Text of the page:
Night Falls Fast: Understanding Suicide
Dr. Jamison has written a literate, compassionate and scientifically rigorous account of what we currently know about suicide -- its causes, predictability, and the possibilities for prevention.
She is clear from the beginning that she has a personal stake in her scholarship: "When I was twenty-eight years old, after a damaging and psychotic mania, followed by a particularly prolonged and violent siege of depression, I took a massive overdose of lithium. I unambivalently wanted to die and nearly did."
Kay Jamison has bipolar disorder (manic-depressive illness), which manifested itself first as a major depression at age seventeen. She received good treatment including proper medications, but thoughts of suicide were never far from her mind.
Still, she went on with her life, completing graduate school in psychology and taking academic and research positions at prestigious institutions. Following her suicide attempt and successful recovery she turned her scholarly skills to understanding what had happened to her.
"As a tiger tamer learns about the minds and moves of his cats, and a pilot about the dynamics of the wind and air, I learned about the illness I had and its possible end point. I learned as best I could, and as much as I could, about the moods of death."
Out of her newfound scholarly orientation has come an outpouring of best-selling books on bipolar disorder: An Unquiet Mind: A Memoir of Moods and Madness; this book on suicide; and Touched with Fire: Manic-Depressive Illness and the Artistic Temperament. She is currently Professor of Psychiatry at the Johns Hopkins University School of Medicine.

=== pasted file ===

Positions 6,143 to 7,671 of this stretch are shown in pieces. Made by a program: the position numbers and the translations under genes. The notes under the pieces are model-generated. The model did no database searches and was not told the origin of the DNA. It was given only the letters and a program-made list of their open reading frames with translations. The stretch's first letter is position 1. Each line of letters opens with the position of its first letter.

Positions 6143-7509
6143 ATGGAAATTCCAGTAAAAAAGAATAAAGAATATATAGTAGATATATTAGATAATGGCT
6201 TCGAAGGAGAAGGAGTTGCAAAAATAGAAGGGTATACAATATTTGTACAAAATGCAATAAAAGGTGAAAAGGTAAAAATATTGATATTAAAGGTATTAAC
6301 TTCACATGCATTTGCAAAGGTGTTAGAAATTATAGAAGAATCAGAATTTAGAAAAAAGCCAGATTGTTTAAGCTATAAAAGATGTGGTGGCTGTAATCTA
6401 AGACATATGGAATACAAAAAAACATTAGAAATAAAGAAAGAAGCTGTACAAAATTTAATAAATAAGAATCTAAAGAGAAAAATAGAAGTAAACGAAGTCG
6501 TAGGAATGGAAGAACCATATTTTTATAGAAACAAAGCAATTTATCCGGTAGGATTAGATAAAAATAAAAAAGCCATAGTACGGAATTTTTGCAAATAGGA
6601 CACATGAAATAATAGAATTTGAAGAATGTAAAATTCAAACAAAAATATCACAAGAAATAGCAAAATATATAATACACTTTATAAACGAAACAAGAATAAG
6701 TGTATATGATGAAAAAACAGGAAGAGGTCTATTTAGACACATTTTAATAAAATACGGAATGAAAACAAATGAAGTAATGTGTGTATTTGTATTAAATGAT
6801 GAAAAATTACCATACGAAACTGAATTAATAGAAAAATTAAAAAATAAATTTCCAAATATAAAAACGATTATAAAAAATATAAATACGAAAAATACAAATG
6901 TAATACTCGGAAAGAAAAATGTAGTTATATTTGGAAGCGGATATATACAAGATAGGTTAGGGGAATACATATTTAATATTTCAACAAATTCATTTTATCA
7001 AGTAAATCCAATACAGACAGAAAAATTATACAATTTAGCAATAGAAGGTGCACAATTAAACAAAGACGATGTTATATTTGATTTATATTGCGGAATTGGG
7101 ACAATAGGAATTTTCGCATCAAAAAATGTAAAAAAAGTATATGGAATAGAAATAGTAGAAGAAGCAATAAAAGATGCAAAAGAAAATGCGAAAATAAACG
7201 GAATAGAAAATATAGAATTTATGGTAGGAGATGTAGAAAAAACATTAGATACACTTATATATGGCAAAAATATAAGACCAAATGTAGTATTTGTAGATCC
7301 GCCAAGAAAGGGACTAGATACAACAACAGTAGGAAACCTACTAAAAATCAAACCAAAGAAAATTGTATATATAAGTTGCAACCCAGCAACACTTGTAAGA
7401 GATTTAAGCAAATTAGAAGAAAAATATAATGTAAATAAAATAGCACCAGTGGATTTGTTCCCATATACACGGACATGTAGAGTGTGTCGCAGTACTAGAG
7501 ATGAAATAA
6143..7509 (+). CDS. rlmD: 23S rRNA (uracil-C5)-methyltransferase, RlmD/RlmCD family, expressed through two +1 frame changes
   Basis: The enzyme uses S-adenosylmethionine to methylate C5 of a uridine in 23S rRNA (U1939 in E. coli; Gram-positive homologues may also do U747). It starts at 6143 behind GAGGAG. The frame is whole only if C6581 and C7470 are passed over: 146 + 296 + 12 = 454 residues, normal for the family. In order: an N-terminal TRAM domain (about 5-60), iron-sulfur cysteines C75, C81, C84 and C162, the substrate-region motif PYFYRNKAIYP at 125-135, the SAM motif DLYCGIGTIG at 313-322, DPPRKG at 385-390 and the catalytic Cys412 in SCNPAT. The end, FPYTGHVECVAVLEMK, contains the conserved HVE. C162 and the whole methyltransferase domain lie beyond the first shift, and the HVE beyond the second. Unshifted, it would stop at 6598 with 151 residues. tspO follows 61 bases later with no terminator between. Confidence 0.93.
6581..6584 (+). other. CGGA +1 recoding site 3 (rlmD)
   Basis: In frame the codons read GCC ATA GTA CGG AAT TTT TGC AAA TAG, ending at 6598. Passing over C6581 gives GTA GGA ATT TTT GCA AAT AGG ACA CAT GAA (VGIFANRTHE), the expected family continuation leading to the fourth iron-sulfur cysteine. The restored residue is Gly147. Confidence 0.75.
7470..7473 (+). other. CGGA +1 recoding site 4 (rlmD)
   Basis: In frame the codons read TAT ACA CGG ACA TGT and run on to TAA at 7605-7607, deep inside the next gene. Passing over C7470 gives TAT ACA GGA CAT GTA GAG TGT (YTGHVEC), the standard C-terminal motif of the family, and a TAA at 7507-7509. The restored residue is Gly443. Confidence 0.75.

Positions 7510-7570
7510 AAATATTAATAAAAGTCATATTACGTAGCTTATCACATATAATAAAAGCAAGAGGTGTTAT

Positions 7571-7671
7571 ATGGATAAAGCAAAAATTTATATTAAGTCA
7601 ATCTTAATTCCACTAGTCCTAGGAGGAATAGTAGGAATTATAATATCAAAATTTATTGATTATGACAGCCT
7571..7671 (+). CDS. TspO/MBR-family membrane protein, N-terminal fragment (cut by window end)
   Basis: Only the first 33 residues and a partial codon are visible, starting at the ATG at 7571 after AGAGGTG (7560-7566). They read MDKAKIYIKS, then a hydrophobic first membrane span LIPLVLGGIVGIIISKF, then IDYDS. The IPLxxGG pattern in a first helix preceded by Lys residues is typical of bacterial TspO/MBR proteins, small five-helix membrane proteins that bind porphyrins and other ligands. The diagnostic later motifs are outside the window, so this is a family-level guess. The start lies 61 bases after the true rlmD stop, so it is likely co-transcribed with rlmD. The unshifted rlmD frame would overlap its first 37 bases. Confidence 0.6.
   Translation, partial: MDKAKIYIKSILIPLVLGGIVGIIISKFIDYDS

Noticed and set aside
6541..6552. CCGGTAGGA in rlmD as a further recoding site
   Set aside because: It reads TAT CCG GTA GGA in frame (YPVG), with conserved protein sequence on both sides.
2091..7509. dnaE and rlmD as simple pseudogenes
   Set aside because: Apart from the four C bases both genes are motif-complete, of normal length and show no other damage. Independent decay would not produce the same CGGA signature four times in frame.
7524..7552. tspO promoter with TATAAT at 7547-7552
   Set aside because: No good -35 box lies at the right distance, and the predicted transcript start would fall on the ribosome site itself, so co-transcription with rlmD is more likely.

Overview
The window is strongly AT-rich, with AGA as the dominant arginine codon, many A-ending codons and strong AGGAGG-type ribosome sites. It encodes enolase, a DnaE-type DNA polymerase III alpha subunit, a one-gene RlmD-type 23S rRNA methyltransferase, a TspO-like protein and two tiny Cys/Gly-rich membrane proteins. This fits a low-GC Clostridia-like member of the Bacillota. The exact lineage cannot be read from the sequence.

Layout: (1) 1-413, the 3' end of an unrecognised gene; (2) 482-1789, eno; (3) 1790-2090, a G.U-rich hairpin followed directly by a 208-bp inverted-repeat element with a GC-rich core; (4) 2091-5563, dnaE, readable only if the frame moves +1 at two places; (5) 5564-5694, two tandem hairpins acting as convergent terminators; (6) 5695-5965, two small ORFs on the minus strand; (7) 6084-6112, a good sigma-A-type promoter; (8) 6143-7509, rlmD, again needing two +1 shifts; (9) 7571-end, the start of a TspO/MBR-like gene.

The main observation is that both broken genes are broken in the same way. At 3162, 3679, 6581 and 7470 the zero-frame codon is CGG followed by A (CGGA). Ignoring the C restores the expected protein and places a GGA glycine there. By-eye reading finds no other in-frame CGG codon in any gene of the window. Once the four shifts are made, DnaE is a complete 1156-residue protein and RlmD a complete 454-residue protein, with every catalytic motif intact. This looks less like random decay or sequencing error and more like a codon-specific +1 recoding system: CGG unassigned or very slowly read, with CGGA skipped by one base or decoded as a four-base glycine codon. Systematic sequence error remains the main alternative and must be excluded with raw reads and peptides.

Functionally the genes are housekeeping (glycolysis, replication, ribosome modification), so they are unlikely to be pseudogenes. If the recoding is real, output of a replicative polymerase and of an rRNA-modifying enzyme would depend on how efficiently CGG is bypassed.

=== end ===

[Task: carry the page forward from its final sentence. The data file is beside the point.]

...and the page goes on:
In this book Jamison focuses on the phenomenon of suicide, which she believes most often occurs when the victim is suffering from severe mental illness. She states: "Difficulties in life merely precipitate a suicide; they do not cause it." A loss or disappoint may serve as catalyst for suicide, but the great majority of persons who experience similar losses do not commit suicide. She believes bipolar disorder with its extreme highs and lows of mania and depression often plays a central role in the psychopathology underlying suicide.
She notes the co-occurence of alcohol and chemical dependency as frequent concomitants of suicidality, as the sufferer attempts to medicate the unbearable psychic pain. She cites research showing risk factors for prediction of suicide. The person who has made a previous suicide attempt, for example, is 39 times more likely to commit suicide than the general population. Other potent risk factors are mood disorders (15 to 21 times more likely); substance abuse (7 to 14 times more likely); schizophrenia and personality disorders (7 to 8 times more likely). Interestingly, chronic illnesses such as Huntington's disease, multiple sclerosis and cancer increase the risk only slightly (2 to 3 times more likely).
Jamison excels at communicating the desperate pain of the person contemplating suicide; his irrationality and inability to think his way out of it. She offers comfort to family members of suicides through clearly describing the mental illnesses underlying suicidal behavior.
This book is, perhaps oddly, a pleasure to read. Jamison weaves together poetry, diaries and journals of suicides, summaries of research studies, her own experience and the stories of many others who have struggled with suicide. The result is this very informative book which reads like good literature and tells a profound human story.
I recommend this book to everyone touched by suicide. For those who are struggling with thoughts and desires of suicide, Jamison offers information that can help you find a better way. To those who have lost a loved one to suicide, her compassionate yet scientific presentation can provide comfort and understanding. To those who are trying to help those who are struggling, whether as friend, family member or professional, this book will help you understand suicide better -- the experience, the painful struggle, and how to help.